Can stress affect the gut microbiome?
The nature of the gut-brain axis means that the gut can be sensitive to heightened emotions signalled by the brain. This can be shown in a number of ways, including changes to how the intestine moves contents, gut barrier permeability and enhanced gut sensitivity. Stress can also lead to long-term changes in the composition of the gut microbiome and its metabolic activity. Studies have demonstrated that cortisol and changes to the body’s immune system due to stress have direct negative effects on the gut microbiome. When the gut’s microbial balance isn’t right, known as dysbiosis, it could impact the gut’s ability to fight pathogens and viruses. They could become more easily attached to the gut wall and may cause problems such as sudden diarrhoea.
Can the gut microbiome affect stress?
The bidirectional nature of the gut-brain axis means that signals can be sent both ways; stress can impact the gut microbiome, but the gut also sends signals to the brain on its condition and activity. The vagus nerve5 sends information from the gut to brain regions involved in stress response and feeds information from the brain back to the gut. Significantly, almost 90% of the neural communication between the gut and the brain starts in the gut, which indicates that the gut could have a powerful influence on brain function, including manipulating the feeling of stress. So, if you’re feeling rising stress levels, it may be a good idea to take a look at the health of your gut, which may have played a part!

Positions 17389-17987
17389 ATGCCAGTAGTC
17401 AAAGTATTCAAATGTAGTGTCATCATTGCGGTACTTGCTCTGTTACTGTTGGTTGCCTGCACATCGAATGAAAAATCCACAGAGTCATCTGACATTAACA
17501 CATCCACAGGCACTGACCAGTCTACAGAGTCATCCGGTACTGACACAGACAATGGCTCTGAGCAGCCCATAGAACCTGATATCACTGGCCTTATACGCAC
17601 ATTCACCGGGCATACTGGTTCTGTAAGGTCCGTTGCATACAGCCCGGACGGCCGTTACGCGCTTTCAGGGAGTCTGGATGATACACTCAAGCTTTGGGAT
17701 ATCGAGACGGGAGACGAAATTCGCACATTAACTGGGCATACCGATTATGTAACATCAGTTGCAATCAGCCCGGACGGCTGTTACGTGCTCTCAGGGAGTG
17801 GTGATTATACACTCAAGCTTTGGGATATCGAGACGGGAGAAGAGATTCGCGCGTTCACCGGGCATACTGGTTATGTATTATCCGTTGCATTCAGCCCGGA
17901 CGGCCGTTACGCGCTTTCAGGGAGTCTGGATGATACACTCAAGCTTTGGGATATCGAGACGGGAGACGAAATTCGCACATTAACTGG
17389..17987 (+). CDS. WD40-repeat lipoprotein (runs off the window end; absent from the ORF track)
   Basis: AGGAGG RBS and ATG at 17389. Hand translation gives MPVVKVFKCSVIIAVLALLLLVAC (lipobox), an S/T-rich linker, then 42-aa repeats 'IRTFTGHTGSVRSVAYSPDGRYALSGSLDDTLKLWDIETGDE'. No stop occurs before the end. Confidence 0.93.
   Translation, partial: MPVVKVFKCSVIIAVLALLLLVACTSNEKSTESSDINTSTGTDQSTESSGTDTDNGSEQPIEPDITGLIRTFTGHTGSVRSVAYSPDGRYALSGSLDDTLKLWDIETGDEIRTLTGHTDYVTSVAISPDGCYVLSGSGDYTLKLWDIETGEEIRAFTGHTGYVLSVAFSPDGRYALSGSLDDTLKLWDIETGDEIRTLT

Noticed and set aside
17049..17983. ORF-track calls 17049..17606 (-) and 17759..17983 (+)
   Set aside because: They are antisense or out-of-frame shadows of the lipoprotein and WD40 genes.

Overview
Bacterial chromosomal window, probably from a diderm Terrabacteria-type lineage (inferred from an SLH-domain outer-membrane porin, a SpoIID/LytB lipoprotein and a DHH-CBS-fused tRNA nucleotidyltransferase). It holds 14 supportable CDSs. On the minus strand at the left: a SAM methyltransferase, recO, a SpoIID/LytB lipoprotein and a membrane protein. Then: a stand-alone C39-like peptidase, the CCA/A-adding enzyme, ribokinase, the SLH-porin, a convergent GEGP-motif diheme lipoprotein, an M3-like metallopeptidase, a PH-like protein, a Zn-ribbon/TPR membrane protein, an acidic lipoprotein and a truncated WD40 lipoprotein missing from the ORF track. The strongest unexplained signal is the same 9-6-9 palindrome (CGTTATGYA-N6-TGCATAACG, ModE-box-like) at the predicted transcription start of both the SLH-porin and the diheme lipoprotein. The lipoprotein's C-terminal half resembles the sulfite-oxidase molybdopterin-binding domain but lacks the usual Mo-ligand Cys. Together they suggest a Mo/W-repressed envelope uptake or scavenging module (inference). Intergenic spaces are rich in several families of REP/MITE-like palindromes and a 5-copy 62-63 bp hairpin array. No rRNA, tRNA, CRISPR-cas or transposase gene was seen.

The composition of gut bacteria can profoundly influence brain and behaviour in additional ways too. The gut microbiome helps the host produce neurotransmitters, chemical compounds that affect how the brain functions. Serotonin is a well-known example, produced by the body’s nerve cells. It’s an important contributor to happiness and wellbeing, but approximately 90% of serotonin actually originates in the gut!
What does it mean for the future of stress management?
Although we are just beginning to understand more about the significant role of the gut-brain axis and its wider influence on overall wellness, there is clear evidence of the influence of stress on gut microbiome, and equally the gut microbiome influence on stress modulation. The condition of the gut and how we’re feeding our gut microbiome can influence how we cope with stress levels. In the future, there is a possibility of managing or alleviating stress and anxiety with changes to the diet.
- Vedhara, K. et al. Acute stress, memory, attention and cortisol. Department of Experimental Psychology, University of Bristol (2000)
- Neurobiological and Systemic Effects of Chronic Stress
- The gut-brain axis: interactions between enteric microbiota, central and enteric nervous systems
- The Brain-Gut-Microbiome Axis
- Vagus Nerve as Modulator of the Brain–Gut Axis in Psychiatric and Inflammatory Disorders